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When Your Eating Disorder Is About the Desire for Control

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For year, the misconceptions surrounding eating disorders led me to believe that I wasn’t struggling with one. I never looked in the mirror to find a distorted view of myself staring back at me. In fact, I have always been content with my body. I have my imperfections like everyone else, but I’m OK with that. What I do struggle with is a persistent fear of losing control; a fear so great that I will go to extreme lengths to ensure that it doesn’t happen; the desire to be in complete control of every aspect of my life at all times.

It’s when I start to lose control that my eating disorder presents itself to me as somewhat of a comfort blanket; except this comfort blanket will soon wrap its way around me, suffocating me. And that charming, friendly demeanor that offered me companionship in the beginning will soon turn sour. I’ll become fixated on controlling the number that appears on the scale. I won’t eat for several days at a time, but I’ll manipulate everyone around me into thinking I am. When I do eat, I’ll purge. But you will never know because I’m so discreet. Baggy clothes become my armor to shield my weight loss, and I’ll continue to crave hunger pains. I’ll start to become lethargic and exhausted, so much so, that I can’t leave my bed to walk a few steps without fainting. I’ll know I’m slowly killing myself, but the desire to stay in control has got its grip firmly around me. And that helping hand that I always seem to reach out for when I’m in distress has once again turned toxic.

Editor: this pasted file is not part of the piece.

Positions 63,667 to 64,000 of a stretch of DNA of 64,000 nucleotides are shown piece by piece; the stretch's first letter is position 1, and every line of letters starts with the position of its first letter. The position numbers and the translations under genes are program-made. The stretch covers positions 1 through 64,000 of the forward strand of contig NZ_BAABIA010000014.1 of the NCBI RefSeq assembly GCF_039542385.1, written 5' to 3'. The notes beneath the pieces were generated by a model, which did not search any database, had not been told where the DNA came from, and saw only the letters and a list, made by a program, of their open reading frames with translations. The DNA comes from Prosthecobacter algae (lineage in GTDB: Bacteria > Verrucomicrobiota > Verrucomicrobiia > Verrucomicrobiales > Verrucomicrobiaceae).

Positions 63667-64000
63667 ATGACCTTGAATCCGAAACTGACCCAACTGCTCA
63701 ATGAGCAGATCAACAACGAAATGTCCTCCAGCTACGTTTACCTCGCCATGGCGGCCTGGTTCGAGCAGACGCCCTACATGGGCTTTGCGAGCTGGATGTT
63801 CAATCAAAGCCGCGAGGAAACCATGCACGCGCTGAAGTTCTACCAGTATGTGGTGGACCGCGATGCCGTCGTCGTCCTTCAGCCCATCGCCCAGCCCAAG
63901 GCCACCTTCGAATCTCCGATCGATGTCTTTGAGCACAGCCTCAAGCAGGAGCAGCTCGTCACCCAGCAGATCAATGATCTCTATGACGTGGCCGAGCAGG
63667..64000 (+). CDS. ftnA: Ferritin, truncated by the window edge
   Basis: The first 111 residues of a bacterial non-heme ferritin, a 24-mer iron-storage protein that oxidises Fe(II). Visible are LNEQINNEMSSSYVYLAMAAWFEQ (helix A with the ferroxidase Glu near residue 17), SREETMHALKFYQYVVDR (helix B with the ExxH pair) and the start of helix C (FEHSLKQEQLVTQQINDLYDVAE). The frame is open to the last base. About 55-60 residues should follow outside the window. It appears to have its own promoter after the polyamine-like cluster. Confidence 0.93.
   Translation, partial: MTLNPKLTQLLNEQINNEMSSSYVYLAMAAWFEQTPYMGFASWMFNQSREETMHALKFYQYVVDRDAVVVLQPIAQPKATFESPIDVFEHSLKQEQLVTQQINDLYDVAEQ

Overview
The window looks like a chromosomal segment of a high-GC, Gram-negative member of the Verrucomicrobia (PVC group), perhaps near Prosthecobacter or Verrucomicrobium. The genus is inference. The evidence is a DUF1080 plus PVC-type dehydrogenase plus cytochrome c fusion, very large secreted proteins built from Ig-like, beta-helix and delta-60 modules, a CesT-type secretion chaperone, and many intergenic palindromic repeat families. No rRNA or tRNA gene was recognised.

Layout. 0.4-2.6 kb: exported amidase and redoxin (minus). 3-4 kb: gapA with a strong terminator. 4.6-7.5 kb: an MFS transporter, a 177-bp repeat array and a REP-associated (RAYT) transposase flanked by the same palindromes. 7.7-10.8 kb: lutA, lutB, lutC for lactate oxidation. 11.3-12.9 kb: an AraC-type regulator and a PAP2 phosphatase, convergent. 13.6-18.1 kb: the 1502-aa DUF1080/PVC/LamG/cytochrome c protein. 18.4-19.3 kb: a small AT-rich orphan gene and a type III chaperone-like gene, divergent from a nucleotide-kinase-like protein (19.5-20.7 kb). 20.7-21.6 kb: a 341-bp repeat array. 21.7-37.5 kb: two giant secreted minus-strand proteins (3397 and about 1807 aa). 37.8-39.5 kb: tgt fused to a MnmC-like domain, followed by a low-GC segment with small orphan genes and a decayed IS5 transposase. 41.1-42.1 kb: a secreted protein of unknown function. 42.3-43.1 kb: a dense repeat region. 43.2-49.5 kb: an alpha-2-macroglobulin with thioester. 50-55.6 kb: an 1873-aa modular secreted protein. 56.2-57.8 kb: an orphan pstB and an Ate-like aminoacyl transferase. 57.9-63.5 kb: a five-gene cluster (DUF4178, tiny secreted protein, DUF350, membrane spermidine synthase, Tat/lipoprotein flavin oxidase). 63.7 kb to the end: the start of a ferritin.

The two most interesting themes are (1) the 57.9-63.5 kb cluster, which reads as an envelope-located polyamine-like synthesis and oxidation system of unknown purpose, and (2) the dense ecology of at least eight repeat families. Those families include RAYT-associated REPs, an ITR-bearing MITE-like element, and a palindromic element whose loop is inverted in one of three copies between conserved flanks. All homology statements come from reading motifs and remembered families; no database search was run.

You see, my eating disorder hasn’t just gained control of my food intake and behavior, it’s also taken away my voice. I am very open in terms of talking about my other mental health illnesses, yet I feel forbidden to discuss my eating disorder, therefore, not many of my friends are aware I struggle with it. The reason I’m writing this is because I will no longer let this disorder control my voice. I won’t be afraid to discuss it. I will face my fear of losing control straight on and I will aim for a future where I no longer reach out to a deceiving helpful hand whose primary goal is to destroy my health and my chances at a happy life.

If you or someone you know is struggling with an eating disorder, you can call the National Eating Disorders Association Helpline at 1-800-931-2237.

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Thinkstock photo via Andesign101

Originally published: September 15, 2017
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